Value chain development with the extremely poor: evidence and lessons from CARE, Save the Children, and World Vision
CARE, Save the Children, and World Vision are combining value chain development (VCD) with gender and nutrition programming to alleviate poverty and food insecurity among the extremely poor. We explore what is unique about VCD with the extremely poor and how specific levers enhance productivity and profitability, equity, and empowerment. We offer evidence to date and lessons learned.
Myths, misconceptions, and the emerging truth in serving very poor households: Grameen Foundation's experience to date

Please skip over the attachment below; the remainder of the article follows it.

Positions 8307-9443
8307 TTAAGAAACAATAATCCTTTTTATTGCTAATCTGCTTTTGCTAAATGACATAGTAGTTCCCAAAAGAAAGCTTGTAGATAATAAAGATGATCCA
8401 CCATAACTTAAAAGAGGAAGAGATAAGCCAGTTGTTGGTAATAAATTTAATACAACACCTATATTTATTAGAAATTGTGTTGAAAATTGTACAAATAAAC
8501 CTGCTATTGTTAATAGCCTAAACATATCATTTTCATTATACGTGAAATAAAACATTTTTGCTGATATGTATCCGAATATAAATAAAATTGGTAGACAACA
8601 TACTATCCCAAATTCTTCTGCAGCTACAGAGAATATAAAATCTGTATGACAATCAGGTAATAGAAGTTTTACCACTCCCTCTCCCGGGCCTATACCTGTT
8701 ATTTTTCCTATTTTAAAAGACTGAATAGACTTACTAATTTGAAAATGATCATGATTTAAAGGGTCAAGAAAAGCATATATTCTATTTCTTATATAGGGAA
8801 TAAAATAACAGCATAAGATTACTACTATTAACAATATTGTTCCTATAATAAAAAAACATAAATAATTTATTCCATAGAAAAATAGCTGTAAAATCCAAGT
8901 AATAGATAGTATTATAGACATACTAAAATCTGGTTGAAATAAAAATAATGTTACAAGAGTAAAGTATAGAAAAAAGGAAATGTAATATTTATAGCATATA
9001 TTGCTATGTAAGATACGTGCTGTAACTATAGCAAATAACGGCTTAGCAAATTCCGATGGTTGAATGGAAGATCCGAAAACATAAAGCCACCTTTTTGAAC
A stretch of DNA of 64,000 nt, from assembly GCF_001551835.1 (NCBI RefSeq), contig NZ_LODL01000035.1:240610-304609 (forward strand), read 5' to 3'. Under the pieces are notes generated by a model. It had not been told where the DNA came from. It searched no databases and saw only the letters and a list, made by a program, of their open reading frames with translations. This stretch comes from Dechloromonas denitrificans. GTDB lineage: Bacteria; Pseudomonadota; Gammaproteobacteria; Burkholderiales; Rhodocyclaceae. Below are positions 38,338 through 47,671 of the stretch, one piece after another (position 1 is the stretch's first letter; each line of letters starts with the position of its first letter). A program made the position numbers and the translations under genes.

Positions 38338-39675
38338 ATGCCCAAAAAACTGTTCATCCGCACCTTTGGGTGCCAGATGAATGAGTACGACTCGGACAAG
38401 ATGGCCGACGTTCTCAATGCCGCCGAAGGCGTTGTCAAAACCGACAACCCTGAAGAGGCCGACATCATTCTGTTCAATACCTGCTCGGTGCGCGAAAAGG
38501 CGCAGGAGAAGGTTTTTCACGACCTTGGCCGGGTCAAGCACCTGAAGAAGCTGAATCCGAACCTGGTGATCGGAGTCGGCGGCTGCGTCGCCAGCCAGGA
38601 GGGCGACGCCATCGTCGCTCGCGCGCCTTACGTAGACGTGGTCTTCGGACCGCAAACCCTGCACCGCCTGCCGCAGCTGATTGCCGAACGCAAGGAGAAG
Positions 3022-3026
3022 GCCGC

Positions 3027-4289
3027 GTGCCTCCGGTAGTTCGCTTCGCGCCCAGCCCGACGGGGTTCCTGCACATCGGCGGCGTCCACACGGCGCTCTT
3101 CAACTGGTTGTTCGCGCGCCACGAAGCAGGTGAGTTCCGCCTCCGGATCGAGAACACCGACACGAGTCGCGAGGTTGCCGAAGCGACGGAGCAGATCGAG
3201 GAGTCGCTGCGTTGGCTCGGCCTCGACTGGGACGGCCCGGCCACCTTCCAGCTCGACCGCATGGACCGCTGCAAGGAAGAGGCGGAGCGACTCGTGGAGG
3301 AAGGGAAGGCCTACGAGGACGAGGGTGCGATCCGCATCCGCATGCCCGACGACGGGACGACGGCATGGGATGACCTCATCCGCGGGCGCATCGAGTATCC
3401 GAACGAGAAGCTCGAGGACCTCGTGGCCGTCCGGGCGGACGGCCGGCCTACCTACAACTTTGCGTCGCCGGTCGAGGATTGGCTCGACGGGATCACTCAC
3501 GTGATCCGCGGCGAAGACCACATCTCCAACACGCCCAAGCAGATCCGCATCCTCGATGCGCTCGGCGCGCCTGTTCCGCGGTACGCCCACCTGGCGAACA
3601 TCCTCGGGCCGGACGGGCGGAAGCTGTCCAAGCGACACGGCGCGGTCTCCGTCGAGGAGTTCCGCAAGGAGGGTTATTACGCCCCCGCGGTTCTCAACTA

In 2009, Grameen Foundation highlighted the difficulty of reaching the 1.4 billion people living below US$1.25 (purchasing power parity, PPP) per day and created a specialized team to identify and scale ‘Solutions for the Poorest’. Through projects focusing on financial product development, livelihoods support, and value-chain approaches, we outline four emerging lessons learned since embarking on that programme: 1) there is the possibility of developing non-traditional business cases for serving the very poor; 2) graduation models that work for the poorest may not require cash and asset transfers if programmes can sequence the development of confidence, entrepreneurship, and other human capabilities alongside links to economic opportunities; 3) careful identification of the value chain could be a more important factor than targeting to increase the direct impact on the very poor in market system approaches; and 4) the promise of technology to bring savings to the poor probably needs to incorporate trusted people delivering on that technology.